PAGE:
Competing (non-climatic) explanations can, therefore, be expected in {(1 - p)(n - n')} of the reported analyses. Finally, for any of the n - n' climate-conforming species, let indicate the probability, determined from previous empirical study, that climate change is the principal causal agent of a particular biological change (independent of p).

These three variables, each varying from 0 to 1, are inputs to a binomial probability model whose output estimates the proportion of all species that are, in truth, being impacted by climate change. In practice, confounding factors can never be eliminated completely from observational studies; therefore, p would normally have a low value. Here, we consider only the conservative case where p = 0; that is, we assume that non-climatic alternative explanations exist for every species. In the Supplementary Information, we present modelling schemes where p varies from 0 to 1.0.

The importance of non-climatic explanations should decrease with increasing scale. Most local changes are idiosyncratic and consist of noise when scaled up; however, atmospheric carbon dioxide levels have risen nearly uniformly across the globe. Increased CO2 can directly cause earlier flowering38, as does increased temperature, making these effects difficult to separate. However, these two effects can be viewed as different aspects of global warming, legitimizing discussion of their joint impacts.

The variable reflects the extent to which previous study and experimentation provides clear mechanistic understanding of the links between climate variables and a species' behaviour and ecology. To understand the importance of , consider the case of the silver-spotted skipper butterfly (Hesperia comma) that has expanded its distribution close to its northern boundary in England over the past 20 years. Possible ecological explanations for this expansion are regional warming and changes in land use. Comparing the magnitudes and directions of these two factors suggests that climate change is more likely than land-use change to be the cause of expansion29. Deeper support was provided by previous empirical studies documenting strong thermal limitation. At the northern boundary, development of offspring was restricted to the hottest microclimates (south-facing chalk slopes). Range expansion coincided with colonization of non-southern slopes. Simulation models based solely on previously measured thermal tolerances (that is, without land-use change) closely matched the observed expansion of 16.4 km (model prediction 14.4 km)12. Thus, mechanistic understanding of the system generates a high estimate for .

Figure 1 shows relationships between the n'/n proportions and the minimum value of that would be required to sustain different degrees of confidence for p = 0. For example, the medium confidence region shows minimum values of that would be required across the displayed range of n'/n proportions to guarantee that about half of the observed species impacts were in truth being driven principally by climate change. Claiming a climate fingerprint with high confidence would require high minimum values for (> 0.67) regardless of n'/n.

Applying the probabilistic model
Using all of the data from
Table 2 to parameterize the model, n' = 147 and n = 770, making n'/n = 0.16 (16% of species changing opposite to climate change predictions). We now consider . The extent to which climate change can be isolated as the predominant driving force is extremely variable among species and systems. Such attribution results from a subjective synthesis of experimental and observational research, often conducted well before and independently of any study of long-term trends. The species for which is high are those with a history of basic biological research, especially where research has been conducted along several axes (controlled laboratory/greenhouse experiments, field manipulations and observations).

This sort of biological detail reveals that climate and extreme weather events are mechanistically linked to body size, individual fitness and population dynamics for diverse species3-9 (but not for all). Species for which confidence in climate as the primary driving mechanism is low are those for which long-term observational records exist, but not detailed empirical research on target species or on ecologically similar species. The black line in Fig. 1 suggests that medium confidence can be claimed for n'/n = 0.16 if 0.35 < < 0.7. Other contingencies, such as complications from a positive publishing bias or non-independence among confounding factors, can be considered through variations of the model (see Supplementary Information).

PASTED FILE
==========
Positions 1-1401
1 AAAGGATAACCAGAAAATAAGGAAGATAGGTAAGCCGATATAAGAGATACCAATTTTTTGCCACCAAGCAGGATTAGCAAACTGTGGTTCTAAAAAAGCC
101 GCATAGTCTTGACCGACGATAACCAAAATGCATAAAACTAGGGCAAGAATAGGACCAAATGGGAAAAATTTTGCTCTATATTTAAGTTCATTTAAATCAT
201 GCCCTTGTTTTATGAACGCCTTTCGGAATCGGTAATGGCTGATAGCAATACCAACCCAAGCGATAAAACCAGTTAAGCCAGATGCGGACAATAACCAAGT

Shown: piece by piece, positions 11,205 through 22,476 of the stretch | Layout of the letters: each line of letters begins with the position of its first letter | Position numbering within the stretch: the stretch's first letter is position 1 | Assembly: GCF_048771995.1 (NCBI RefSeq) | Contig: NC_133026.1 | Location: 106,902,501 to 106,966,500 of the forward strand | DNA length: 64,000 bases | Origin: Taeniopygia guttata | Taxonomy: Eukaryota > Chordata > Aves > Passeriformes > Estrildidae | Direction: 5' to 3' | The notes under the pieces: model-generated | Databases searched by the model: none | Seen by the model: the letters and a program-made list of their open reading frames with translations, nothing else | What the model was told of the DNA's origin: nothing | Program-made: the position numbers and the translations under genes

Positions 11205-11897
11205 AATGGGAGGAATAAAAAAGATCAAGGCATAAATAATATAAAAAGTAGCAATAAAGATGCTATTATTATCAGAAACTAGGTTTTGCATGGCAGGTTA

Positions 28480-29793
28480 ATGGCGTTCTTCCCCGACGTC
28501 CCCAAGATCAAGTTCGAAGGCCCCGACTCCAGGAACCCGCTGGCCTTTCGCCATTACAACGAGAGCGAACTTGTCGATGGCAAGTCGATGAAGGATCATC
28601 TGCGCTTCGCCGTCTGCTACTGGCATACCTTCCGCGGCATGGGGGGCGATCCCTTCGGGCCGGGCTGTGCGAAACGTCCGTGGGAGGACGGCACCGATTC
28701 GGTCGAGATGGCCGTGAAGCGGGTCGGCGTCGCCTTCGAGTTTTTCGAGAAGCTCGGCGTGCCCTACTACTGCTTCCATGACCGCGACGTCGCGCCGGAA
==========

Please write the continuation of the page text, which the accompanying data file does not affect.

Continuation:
Differentiating diagnostic patterns
Predictions of the impacts of climate change are not unidirectional, but may show opposite trends within communities and across long time spans or large spatial scales. Alternative causal agents would therefore have to be able to switch the sign of their impacts within a study if they were to form credible competing explanations. Such differentiating patterns greatly reduce the likelihood of hidden, non-climate competing explanations, thereby increasing P and decreasing the value of necessary to achieve a given confidence level (see
Supplementary Information). High confidence could be obtained under this scheme with existing patterns (n'/n 0.33) and poor mechanistic understanding (low ). Sufficient data to quantify the differential impacts on species' distributions or phenologies across time periods or geographic regions were available for 334 species, among which 84% showed a sign-switching diagnostic of climate change response (P < 0.1 10-12; Table 3).

Community representation sign switching Community studies in regions of overlapping 'polar' and 'temperate' species base their climate change attribution on differential responses of these two categories. Among marine fish and intertidal invertebrates (for example, snails, barnacles, anemones, copepods and limpets) off the Californian coast34, 39 and in the North Atlantic35, 40, lichens in the Netherlands36, foxes in Canada37 and birds in Great Britain16, polar species have tended to be stable or decline in abundance, whereas temperate species at the same site have increased in abundance and/or expanded their distributions. Analogous shifts are occurring even within the Arctic and Antarctic among penguins8, woody plants41 and vascular plants42. Similar patterns exist for lowland compared with highland birds in the tropics43. Most of these studies are local, with high variability of individual species' population dynamics. Even so, 80% of changes in community representation are in accord with climate change predictions (Tables 2 and 3).